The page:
Lawmakers pass gun-check bill prompted by rampage near UCSB

Lawmakers pass gun-check bill prompted by rampage near UCSB
UC Santa Barbara shooter Elliot Rodger in a file image from video posted on YouTube. (AP)

California lawmakers Friday passed a bill to get police officers who check on troubled individuals to find out whether they own guns, a response to the rampage near UC Santa Barbara last spring that left seven people dead and 13 wounded.

Police conducted a welfare check on the gunman, Elliot Rodger, 22, a month before the shooting at the request of his mother. The officers did not check Rodger's apartment for firearms and were unaware that he had three handguns.

"If we have this tool in the toolbox, perhaps we can help prevent such an incident in the future," said Sen. Hannah-Beth Jackson (D-Santa Barbara), author of the measure, which is headed to Gov. Jerry Brown for his signature or veto.

Sen. Stephen Knight (R-Palmdale), a former LAPD officer, said welfare checks are difficult for police because officers usually don't have much information on the individuals they are contacting.


"Any more information or any tangible thing we can take on those calls is very helpful," Knight told his colleagues, speaking in support of the bill, SB 505. "This is going to help keep police officers safe and make welfare checks safer for everybody."

The Legislature's efforts to cull hundreds of pending bills before the Aug. 31 end of the session were sidetracked early Friday with reports that one of their own was locked up in a Sacramento County jail cell.

Sen. Ben Hueso (D-San Diego) was arrested on suspicion of driving under the influence early Friday. He was taken into custody after California Highway Patrol officers spotted him driving the wrong way on a one-way street near the state Capitol, CHP Officer Julie Powell said. Hueso was driving a state vehicle.

The lawmaker had attended a reception hosted by the California Latino Legislative Caucus on Thursday evening, and that night a fellow legislator posted a photograph on Twitter showing Hueso with other senators at the Capitol, his shirt untucked and a drink in his hand.


Hueso, after being released on bail, issued an apology for his behavior:

"I am truly and profoundly sorry for the unacceptably poor personal judgment which I demonstrated last night," Hueso said in a statement. "As someone who cares deeply about the public safety, I sincerely apologize to my family, my constituents and my colleagues in the Senate for breaching the trust they've all placed in me."

Hueso's absence from the Senate on Friday could have affected the fate of one bill. Legislation pushed by the American Federation of State, County and Municipal Employees that would have given it some say in appointments to the Los Angeles Employee Relations Board failed after it fell one vote short of approval.

In other action Friday, state lawmakers sent the governor an anti-corruption bill in response to a bribery scandal in San Bernardino County stemming from a Rancho Cucamonga land deal.

The bill would prohibit an individual from aiding or abetting bribery of a public officer or person and would expand penalties for such offenses.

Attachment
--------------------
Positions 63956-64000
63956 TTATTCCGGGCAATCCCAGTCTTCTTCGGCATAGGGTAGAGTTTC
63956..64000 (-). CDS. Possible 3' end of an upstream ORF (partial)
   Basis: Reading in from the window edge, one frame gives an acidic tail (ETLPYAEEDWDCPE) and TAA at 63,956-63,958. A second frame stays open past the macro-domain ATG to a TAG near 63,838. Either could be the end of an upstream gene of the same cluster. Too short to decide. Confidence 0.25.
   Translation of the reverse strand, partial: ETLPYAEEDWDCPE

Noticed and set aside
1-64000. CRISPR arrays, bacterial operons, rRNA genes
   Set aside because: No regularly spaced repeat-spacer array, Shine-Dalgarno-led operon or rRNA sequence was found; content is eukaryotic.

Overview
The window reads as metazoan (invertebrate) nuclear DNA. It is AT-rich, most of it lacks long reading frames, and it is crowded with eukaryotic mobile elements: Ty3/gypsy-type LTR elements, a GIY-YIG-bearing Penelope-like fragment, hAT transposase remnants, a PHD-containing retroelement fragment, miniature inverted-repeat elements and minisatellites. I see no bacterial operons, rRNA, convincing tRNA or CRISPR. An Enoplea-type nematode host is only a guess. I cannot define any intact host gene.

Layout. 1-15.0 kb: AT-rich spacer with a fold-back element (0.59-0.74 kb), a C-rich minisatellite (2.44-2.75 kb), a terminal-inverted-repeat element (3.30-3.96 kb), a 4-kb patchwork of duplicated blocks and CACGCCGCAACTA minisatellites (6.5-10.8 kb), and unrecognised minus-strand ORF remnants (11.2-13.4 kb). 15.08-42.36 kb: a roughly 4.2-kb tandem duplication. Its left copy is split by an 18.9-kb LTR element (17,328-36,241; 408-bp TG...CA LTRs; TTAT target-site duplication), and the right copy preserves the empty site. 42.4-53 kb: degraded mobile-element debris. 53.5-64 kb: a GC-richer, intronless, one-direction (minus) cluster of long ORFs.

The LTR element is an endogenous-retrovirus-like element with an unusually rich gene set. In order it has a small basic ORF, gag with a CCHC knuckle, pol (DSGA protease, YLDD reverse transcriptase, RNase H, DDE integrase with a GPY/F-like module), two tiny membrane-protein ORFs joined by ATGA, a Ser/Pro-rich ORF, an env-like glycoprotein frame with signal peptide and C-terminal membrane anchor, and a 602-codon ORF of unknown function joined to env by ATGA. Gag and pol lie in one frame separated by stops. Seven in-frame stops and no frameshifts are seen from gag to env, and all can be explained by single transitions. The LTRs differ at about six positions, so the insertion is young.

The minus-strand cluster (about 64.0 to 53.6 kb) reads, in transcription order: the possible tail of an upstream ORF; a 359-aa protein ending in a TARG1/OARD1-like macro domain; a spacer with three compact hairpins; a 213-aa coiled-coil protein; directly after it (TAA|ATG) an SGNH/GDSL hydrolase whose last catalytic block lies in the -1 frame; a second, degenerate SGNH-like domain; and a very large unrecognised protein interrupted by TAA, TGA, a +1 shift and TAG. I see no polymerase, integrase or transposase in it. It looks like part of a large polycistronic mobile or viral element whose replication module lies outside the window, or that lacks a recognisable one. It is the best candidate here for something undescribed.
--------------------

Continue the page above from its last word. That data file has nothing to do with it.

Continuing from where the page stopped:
"This bill addresses a gap in the law that up to this point has allowed for immunity of those who assist in the coordination of bribes and other illegal acts of public corruption," said Sen. Norma Torres (D-Pomona), author of SB 952.

Lawmakers also approved legislation requiring greater oversight for major transportation projects, a response to significant construction problems and flaws with the Oakland Bay Bridge project. The measure, SB 969, is by Sen. Mark DeSaulnier (D-Concord).

On Friday, Brown signed 33 bills into law, including measures providing the automatic sealing of juvenile offenders' records if they comply with court directions and requiring schools to report, by gender, who is participating in their sports programs.


The juvenile offender bill will help young nonviolent offenders get their lives back on track so they can become productive members of society, according to the bill's author, Sen. Mark Leno (D-San Francisco).


"We know that young people who have been in trouble, if given the chance, can turn their lives around before it's too late," Leno said.

The measure, SB 1038, provides for the automatic sealing of juvenile records in cases in which youths successfully complete all court-imposed sanctions. Existing law allows for the records to be sealed, but requires the offender to petition the court. Many never file a petition, Leno said.

Jackson authored the sports-related measure, SB 1349, so that students and their parents can see how many boys and girls are participating in school sports and judge whether there is gender equity in the programs.

The measure requires all public elementary and secondary schools that offer competitive sports to report on their website the number of boys and girls who play sports. That will help determine if schools are complying with Title IX, which mandates equity in school sports teams.

"In the 40 years since Title IX became law, girls' sports opportunities have grown exponentially," Jackson said. "Yet, we know that girls still have far fewer opportunities to play sports than boys."

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